A recent job posting suggests that Sega may be looking to promote the metaverse as part of the company’s future strategy.
Over the decades, Sega has been an important player in the video game industry, thanks in large part to the likes of Sonic the Hedgehog along with Yakuza, Phantasy Star Online and others. Now, among many game companies looking to invest in new technology trends, be it the metaverse or web 3.0, Sega seems to be looking to join the trend as well. In fact, it looks like the company may have ambitions for a metaverse of its own.
Since its release in the early ’90s, Sonic the Hedgehog has remained one of Sega’s most popular franchises over the years. Thanks to two recent films, its fanbase and appeal continue to show promise as the company looks to grow the franchise even further. Over the past few months, Sega has announced several upcoming Sonic projects including the classic-style Sonic Origins as well as another mainline title called Sonic Frontiers. However, one of the company’s recent job postings indicates that Sega may have plans to merge with Sonic’s future.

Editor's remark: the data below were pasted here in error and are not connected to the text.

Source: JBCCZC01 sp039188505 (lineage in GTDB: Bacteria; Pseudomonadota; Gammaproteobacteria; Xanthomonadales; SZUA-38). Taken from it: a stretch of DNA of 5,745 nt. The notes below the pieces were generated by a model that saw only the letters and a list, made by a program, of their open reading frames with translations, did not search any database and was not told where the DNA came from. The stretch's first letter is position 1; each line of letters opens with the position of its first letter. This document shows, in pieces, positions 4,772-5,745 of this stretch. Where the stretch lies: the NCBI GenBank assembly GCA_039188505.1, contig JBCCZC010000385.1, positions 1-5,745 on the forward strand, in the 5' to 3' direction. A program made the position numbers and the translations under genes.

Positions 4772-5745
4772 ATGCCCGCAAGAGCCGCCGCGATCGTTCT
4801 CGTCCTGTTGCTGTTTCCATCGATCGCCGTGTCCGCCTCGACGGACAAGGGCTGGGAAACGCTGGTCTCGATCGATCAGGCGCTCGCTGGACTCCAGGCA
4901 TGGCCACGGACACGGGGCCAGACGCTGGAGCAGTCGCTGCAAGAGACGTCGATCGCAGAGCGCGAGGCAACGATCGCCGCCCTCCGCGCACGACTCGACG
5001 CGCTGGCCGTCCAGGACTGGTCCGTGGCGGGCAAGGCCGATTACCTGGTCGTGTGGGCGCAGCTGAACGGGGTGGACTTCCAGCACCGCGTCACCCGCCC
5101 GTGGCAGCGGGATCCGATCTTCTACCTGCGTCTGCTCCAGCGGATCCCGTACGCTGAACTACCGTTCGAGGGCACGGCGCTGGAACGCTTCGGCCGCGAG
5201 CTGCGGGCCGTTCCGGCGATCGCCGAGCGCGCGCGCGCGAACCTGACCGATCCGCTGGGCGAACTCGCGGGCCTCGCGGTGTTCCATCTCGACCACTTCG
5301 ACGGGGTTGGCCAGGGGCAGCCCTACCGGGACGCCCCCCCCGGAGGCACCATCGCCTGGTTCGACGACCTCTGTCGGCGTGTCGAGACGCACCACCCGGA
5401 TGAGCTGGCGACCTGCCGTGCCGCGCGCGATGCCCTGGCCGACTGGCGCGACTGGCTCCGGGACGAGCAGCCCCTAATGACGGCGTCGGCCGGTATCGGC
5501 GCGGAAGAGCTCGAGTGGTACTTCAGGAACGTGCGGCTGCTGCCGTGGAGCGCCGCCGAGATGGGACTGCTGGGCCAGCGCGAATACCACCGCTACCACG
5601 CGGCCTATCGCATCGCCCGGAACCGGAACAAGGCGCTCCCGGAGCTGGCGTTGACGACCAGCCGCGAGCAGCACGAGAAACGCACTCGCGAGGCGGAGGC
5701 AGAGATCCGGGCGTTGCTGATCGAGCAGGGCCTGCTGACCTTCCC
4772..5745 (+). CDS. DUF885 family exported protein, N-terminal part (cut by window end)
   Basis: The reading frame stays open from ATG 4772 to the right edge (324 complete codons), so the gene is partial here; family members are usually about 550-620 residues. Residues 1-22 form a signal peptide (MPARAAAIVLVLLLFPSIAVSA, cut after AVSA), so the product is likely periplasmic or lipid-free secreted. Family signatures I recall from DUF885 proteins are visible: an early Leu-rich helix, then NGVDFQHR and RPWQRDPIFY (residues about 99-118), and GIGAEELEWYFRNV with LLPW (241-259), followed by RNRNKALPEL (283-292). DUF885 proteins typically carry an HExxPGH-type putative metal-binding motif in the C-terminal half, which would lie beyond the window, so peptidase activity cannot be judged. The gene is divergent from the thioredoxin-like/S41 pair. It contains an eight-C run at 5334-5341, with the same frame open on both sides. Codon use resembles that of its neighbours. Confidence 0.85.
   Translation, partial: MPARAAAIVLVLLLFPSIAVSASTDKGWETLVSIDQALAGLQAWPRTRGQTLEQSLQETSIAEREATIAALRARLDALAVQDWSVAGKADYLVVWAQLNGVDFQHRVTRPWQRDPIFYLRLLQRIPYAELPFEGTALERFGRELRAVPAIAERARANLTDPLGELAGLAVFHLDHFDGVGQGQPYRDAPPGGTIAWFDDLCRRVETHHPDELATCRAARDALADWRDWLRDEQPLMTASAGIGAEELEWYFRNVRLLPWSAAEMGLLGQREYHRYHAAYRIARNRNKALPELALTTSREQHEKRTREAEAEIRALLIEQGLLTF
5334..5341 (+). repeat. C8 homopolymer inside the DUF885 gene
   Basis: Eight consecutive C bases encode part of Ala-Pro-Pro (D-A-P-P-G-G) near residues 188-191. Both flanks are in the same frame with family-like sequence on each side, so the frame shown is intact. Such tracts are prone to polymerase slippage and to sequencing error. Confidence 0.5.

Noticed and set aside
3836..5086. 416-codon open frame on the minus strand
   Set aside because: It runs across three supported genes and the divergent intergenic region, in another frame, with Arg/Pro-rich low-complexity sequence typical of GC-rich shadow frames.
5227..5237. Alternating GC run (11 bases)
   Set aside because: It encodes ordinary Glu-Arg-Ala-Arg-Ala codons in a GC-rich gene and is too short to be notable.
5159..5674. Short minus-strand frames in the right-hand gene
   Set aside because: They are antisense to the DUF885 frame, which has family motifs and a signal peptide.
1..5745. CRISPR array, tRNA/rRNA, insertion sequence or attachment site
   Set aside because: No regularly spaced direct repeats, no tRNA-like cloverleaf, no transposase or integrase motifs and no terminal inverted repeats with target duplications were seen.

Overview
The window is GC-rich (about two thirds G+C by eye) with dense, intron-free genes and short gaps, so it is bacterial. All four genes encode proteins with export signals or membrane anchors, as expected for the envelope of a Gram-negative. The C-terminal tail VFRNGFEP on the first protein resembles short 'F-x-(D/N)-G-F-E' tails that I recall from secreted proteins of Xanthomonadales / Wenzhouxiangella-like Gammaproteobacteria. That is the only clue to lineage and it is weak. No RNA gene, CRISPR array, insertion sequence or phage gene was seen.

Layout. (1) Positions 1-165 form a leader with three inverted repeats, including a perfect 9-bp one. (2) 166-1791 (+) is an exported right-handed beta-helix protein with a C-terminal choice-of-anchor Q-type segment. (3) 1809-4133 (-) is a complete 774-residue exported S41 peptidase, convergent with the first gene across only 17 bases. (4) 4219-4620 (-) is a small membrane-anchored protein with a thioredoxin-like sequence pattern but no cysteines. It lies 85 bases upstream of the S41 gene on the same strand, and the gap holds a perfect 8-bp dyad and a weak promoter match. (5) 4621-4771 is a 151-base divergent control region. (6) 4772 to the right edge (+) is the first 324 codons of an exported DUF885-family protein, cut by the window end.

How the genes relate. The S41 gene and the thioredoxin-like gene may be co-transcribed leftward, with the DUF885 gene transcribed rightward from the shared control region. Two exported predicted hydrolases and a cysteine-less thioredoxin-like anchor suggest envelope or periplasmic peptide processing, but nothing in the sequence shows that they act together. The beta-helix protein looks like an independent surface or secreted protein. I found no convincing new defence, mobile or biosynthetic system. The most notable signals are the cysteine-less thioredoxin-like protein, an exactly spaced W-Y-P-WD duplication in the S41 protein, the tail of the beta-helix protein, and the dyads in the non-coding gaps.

The post lists a vacancy for a senior producer for mobile and metaverse games at producer Sonic’s office in Burbank, CA. Accordingly, the senior manufacturer will help deliver mobile products and the Sonic the Hedgehog metaverse will be developed for the global market. Among many other responsibilities and requirements, the role also states that the candidate must have an understanding of what “solid mobile experiences, as well as future metaverse experiences, could be” and be aware of the different needs and constraints of the metaverse “to stay successful and relevant”.
As seen in recent months, Sega has put a lot of effort around the Sonic brand, especially with upcoming products. Additionally, the company mentioned that digital versions of classic Sonic titles will be delisted in May following the release of Sonic Origins. This means that fans may not be able to play Sonic 1, 2, 3 & Knuckles and the CD outside of Sonic Origins. This could also be a sign that Sega may be preparing a franchise-specific universe in the future.
Of course, Sega isn’t the only company giving a boost to the metaverse. Bandai Namco invested $150 million in an “IP metaverse,” and more recently, Epic teamed up with LEGO for a metaverse project of its own. While it’s still unclear what Sega’s metaverse might look like, it will be interesting to see how this space plays out in the gaming industry.
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